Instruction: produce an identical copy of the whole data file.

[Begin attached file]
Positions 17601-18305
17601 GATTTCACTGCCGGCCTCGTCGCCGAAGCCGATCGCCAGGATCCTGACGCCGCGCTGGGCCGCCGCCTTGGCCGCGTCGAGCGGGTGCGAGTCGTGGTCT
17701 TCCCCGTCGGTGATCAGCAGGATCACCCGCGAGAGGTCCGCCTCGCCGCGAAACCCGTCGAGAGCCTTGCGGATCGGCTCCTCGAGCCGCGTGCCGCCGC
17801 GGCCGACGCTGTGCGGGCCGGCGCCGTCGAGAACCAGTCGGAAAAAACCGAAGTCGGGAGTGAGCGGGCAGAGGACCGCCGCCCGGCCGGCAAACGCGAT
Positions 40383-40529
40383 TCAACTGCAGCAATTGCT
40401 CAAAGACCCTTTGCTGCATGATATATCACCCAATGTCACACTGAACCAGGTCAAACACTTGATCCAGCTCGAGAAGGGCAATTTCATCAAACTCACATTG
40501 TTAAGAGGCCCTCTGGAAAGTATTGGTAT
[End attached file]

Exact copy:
Positions 17601-18305
17601 GATTTCACTGCCGGCCTCGTCGCCGAAGCCGATCGCCAGGATCCTGACGCCGCGCTGGGCCGCCGCCTTGGCCGCGTCGAGCGGGTGCGAGTCGTGGTCT
17701 TCCCCGTCGGTGATCAGCAGGATCACCCGCGAGAGGTCCGCCTCGCCGCGAAACCCGTCGAGAGCCTTGCGGATCGGCTCCTCGAGCCGCGTGCCGCCGC
17801 GGCCGACGCTGTGCGGGCCGGCGCCGTCGAGAACCAGTCGGAAAAAACCGAAGTCGGGAGTGAGCGGGCAGAGGACCGCCGCCCGGCCGGCAAACGCGAT
Positions 40383-40529
40383 TCAACTGCAGCAATTGCT
40401 CAAAGACCCTTTGCTGCATGATATATCACCCAATGTCACACTGAACCAGGTCAAACACTTGATCCAGCTCGAGAAGGGCAATTTCATCAAACTCACATTG
40501 TTAAGAGGCCCTCTGGAAAGTATTGGTAT